Tuesday, October 10, 2006


Why you should call your kid 'Loser'
For someone who doesn't read books, I still managed to take in a few chapters of this great book on why things happen from a statistical point of view. The book, titled Freakonomics: A Rogue Economist Explores the Hidden Side of Everything is a great read, even though I haven't read the whole thing. A fundamental issue with most statistics is that they can lie! How many times have you heard that a recent survey discovered that coffee is good for you, and then see another survey discover how bad it is later? Unfortunately, too many people in our society take sureys and studies too seriously without thinking about other explainations for the perceived outcome. The statistics themselves don't lie, but often enough, the interpretation is often skewed to match the desired conclusion (Hopefully, you've figured out that the Smoking doesn't cause lung cancer studies sponsored by the tobacco companies are indeed false!). Before you believe any other study in your life, remember this phrase Correllation is not Causation. What does this mean? Well, just because you see two separate things happening together, it doesn't always mean that one caused the other to happen. Sometimes there is a third reason that something happens and those two incidents are the side effect. This concept is fundamental to every statistician in the world, yet oblivious to the general population. This book shows that to really understand the world, you really have to see it from all sorts of angles. Although nobody's perfect, a good statistician must test all possible factors to a situation before interpreting their outcomes. The book shows us how we really should be getting out studies from the 5 o'clock news, but never do.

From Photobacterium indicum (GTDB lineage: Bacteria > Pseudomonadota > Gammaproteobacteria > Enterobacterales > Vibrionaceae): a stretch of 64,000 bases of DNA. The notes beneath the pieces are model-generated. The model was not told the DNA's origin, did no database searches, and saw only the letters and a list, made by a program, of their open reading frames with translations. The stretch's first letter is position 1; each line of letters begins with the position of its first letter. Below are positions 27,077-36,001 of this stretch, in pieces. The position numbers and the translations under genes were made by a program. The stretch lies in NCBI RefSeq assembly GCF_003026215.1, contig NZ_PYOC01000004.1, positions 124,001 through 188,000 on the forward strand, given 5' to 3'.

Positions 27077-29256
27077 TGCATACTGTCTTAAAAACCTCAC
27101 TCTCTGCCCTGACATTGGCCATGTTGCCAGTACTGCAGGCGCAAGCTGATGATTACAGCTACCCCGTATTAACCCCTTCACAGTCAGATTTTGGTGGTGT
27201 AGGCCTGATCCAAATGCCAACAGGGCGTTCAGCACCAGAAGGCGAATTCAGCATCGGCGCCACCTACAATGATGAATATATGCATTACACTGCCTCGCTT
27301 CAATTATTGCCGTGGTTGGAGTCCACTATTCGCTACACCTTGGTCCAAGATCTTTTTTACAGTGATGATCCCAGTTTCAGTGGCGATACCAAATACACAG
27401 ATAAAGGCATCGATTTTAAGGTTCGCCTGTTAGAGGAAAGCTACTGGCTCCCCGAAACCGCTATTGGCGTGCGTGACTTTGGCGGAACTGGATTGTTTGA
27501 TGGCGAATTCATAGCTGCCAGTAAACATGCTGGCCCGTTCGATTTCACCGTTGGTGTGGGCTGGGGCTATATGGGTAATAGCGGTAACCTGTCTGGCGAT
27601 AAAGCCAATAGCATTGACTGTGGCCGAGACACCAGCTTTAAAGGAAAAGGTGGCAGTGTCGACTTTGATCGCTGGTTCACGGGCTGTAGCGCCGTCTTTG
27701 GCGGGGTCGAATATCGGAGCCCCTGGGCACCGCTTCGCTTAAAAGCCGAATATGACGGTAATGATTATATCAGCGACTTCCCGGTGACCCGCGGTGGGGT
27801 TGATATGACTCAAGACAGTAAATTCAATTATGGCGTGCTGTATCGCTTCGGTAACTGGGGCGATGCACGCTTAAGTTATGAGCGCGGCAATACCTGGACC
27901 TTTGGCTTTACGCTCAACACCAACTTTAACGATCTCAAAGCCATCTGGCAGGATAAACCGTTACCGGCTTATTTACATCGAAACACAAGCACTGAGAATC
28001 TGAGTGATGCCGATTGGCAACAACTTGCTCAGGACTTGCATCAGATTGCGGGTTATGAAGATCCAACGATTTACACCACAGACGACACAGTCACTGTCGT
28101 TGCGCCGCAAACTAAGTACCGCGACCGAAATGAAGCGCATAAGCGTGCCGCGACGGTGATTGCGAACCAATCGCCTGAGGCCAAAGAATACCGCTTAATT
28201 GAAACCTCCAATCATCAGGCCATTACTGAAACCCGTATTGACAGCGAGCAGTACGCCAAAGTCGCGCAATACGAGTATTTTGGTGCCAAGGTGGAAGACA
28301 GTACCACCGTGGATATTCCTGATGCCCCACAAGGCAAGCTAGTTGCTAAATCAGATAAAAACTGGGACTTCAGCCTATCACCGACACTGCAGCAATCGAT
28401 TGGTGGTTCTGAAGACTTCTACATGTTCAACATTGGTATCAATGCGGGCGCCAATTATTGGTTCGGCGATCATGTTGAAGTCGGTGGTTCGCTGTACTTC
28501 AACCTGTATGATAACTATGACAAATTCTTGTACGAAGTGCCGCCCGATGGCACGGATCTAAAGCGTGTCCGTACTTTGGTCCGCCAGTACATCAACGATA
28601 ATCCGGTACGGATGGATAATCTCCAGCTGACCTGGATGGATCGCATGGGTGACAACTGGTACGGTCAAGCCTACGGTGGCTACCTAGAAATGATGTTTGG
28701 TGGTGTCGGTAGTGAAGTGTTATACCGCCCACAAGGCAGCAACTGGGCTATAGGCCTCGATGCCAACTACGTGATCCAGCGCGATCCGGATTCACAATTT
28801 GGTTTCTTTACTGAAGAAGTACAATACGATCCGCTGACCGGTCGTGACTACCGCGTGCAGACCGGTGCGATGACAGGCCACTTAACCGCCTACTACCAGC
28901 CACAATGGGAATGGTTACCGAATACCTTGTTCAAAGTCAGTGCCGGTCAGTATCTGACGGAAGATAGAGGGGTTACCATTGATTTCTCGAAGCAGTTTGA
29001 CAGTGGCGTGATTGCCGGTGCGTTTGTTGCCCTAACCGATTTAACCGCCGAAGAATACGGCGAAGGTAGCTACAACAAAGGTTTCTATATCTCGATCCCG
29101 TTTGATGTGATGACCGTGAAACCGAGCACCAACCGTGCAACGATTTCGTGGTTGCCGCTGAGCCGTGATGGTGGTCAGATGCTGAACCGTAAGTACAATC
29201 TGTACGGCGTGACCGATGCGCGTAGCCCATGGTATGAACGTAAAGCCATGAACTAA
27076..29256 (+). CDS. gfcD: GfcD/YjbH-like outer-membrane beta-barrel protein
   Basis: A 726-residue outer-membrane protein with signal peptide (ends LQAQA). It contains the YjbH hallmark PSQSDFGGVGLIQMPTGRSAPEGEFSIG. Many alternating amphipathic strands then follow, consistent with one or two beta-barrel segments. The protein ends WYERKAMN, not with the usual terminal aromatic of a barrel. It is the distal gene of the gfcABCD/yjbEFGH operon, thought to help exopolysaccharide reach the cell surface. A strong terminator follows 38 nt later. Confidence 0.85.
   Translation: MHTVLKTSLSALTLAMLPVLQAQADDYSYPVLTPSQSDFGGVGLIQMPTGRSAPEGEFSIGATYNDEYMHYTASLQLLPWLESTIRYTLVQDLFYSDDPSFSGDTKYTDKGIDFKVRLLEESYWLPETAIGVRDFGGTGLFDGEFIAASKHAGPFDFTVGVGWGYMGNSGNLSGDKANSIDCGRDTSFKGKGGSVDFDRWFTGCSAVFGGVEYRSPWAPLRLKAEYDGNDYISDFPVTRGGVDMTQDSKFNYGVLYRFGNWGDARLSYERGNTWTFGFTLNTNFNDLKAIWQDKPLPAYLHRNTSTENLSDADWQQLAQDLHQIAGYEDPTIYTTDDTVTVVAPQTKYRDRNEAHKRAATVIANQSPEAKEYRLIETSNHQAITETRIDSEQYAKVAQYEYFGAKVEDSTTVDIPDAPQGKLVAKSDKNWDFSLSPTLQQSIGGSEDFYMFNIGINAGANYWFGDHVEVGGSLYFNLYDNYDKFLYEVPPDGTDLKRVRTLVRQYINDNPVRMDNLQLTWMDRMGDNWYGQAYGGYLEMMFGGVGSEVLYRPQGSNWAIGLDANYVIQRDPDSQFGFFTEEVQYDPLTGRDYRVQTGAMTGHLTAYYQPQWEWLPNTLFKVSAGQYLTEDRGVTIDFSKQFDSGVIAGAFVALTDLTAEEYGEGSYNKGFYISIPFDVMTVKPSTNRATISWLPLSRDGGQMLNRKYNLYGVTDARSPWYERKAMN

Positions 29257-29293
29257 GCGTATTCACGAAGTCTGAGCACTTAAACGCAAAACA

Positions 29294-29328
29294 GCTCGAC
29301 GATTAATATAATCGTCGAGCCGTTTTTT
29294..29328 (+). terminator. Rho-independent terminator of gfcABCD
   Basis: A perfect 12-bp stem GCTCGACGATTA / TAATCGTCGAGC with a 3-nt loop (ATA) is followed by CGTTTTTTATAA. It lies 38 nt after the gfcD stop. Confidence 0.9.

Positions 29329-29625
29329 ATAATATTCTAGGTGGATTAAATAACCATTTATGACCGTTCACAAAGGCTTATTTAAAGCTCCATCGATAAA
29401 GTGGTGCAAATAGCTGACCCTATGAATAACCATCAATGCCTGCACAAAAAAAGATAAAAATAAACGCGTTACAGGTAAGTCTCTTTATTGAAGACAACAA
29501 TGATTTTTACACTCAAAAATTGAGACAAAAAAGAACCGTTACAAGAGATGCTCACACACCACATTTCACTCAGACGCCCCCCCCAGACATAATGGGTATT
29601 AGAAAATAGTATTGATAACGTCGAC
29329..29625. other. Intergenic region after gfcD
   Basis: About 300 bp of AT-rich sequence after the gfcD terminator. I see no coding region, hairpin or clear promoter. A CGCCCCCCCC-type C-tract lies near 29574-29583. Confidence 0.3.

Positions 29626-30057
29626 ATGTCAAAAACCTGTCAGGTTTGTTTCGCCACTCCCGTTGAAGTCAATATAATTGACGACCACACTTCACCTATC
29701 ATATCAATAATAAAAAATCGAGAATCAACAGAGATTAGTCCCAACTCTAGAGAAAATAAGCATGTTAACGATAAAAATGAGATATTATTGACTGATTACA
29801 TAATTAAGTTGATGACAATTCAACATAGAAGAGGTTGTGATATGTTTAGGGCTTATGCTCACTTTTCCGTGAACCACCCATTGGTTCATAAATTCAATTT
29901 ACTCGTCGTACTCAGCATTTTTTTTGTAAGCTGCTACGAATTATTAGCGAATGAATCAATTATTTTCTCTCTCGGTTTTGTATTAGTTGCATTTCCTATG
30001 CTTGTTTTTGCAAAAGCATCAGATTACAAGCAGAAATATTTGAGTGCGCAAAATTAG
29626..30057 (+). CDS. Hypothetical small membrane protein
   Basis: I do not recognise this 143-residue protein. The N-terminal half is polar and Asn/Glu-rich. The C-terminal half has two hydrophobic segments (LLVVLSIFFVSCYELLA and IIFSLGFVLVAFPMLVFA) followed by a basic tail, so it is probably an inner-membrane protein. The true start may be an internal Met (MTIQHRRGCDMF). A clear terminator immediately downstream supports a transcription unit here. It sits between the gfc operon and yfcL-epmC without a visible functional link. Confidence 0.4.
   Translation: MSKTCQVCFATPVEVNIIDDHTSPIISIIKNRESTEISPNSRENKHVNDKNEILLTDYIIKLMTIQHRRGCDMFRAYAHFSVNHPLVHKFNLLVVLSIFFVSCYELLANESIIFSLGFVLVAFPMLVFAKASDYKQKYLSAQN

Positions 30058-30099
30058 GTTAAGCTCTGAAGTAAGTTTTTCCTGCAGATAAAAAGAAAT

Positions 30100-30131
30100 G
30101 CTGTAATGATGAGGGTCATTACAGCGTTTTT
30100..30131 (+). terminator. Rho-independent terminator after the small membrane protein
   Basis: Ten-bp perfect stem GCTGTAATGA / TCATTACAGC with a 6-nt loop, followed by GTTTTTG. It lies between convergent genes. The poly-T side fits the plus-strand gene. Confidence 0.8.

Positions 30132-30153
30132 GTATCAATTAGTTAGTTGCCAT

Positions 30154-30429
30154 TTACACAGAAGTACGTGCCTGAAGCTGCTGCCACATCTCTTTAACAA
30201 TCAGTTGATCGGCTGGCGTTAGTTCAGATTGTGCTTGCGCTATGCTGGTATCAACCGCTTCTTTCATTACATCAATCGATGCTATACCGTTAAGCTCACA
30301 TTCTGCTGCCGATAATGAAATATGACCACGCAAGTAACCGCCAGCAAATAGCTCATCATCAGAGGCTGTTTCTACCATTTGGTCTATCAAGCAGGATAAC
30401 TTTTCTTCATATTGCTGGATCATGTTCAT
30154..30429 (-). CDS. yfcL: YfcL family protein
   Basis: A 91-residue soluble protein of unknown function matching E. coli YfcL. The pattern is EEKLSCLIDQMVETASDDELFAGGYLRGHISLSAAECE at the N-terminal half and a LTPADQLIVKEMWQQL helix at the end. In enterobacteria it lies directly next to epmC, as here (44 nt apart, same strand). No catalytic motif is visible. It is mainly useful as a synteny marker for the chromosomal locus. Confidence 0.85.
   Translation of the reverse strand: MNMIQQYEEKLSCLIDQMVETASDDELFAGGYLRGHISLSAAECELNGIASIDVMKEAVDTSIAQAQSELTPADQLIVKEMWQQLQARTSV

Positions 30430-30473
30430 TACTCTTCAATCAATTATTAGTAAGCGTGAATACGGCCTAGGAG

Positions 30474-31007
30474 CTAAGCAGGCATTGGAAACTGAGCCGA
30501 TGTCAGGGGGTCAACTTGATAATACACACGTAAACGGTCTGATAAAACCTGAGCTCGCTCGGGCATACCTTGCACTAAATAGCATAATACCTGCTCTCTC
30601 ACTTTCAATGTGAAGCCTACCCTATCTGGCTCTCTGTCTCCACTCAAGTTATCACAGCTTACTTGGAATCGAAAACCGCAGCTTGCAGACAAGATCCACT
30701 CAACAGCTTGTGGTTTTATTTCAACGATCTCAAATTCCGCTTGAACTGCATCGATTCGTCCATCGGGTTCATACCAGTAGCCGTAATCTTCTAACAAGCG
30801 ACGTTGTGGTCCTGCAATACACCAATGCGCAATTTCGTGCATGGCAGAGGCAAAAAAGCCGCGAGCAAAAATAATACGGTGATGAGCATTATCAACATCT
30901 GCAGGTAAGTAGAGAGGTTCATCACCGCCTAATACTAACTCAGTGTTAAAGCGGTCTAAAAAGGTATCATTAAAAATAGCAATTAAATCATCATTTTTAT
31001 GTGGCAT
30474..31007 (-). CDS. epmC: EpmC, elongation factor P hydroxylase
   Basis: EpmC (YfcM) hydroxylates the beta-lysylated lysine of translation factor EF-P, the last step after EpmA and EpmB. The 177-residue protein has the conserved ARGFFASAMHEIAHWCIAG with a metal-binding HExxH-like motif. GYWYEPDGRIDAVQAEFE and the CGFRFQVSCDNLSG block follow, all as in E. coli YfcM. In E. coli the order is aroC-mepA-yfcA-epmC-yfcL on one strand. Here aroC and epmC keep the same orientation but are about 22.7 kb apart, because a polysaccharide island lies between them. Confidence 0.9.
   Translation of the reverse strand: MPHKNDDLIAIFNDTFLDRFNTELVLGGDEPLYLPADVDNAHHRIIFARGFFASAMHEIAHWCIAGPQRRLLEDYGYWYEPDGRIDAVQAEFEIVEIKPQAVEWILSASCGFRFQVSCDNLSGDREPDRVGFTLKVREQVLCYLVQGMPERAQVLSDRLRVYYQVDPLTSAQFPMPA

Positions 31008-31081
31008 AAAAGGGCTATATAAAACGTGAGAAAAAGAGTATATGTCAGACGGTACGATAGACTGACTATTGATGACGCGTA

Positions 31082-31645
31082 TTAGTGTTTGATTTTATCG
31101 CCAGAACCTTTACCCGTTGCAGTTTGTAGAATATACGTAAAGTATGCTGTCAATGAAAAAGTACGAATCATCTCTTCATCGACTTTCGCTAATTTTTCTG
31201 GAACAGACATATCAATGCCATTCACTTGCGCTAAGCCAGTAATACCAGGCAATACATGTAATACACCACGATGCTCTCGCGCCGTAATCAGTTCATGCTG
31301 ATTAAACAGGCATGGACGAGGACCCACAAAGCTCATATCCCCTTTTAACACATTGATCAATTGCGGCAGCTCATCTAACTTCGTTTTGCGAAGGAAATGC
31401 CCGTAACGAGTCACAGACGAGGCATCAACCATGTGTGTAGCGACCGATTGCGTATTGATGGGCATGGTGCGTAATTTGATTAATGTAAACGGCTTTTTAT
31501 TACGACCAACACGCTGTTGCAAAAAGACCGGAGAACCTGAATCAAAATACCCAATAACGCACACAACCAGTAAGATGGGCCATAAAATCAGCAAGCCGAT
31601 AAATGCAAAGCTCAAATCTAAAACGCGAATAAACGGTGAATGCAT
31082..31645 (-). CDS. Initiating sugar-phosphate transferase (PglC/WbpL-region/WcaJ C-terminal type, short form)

2 comments:

Andy said...

The real pity about this whole argument is rather old. Simple statistics are insanely easy to understand, but are very susceptible to wrong conclusions because of their simplicity. Complicated studies are insanely difficult to understand and are difficult to verify. People like you and me, who went to college and have traveled the world...that's the top 1% of the world's population man. The majority of people want the simple answers, even with their innacuracies.

Sarit said...

Wow, someone actually read my blog! Hehe. I know that people want simplicity in their lives. I know that they don't have time to follow up on every stat thrown in their face, but I'm hoping that someone (like perhaps our President) will look at a stat that really matters and say, "Hey, I think there's something wrong with this! Maybe we need to consider some other factors that may be at play here."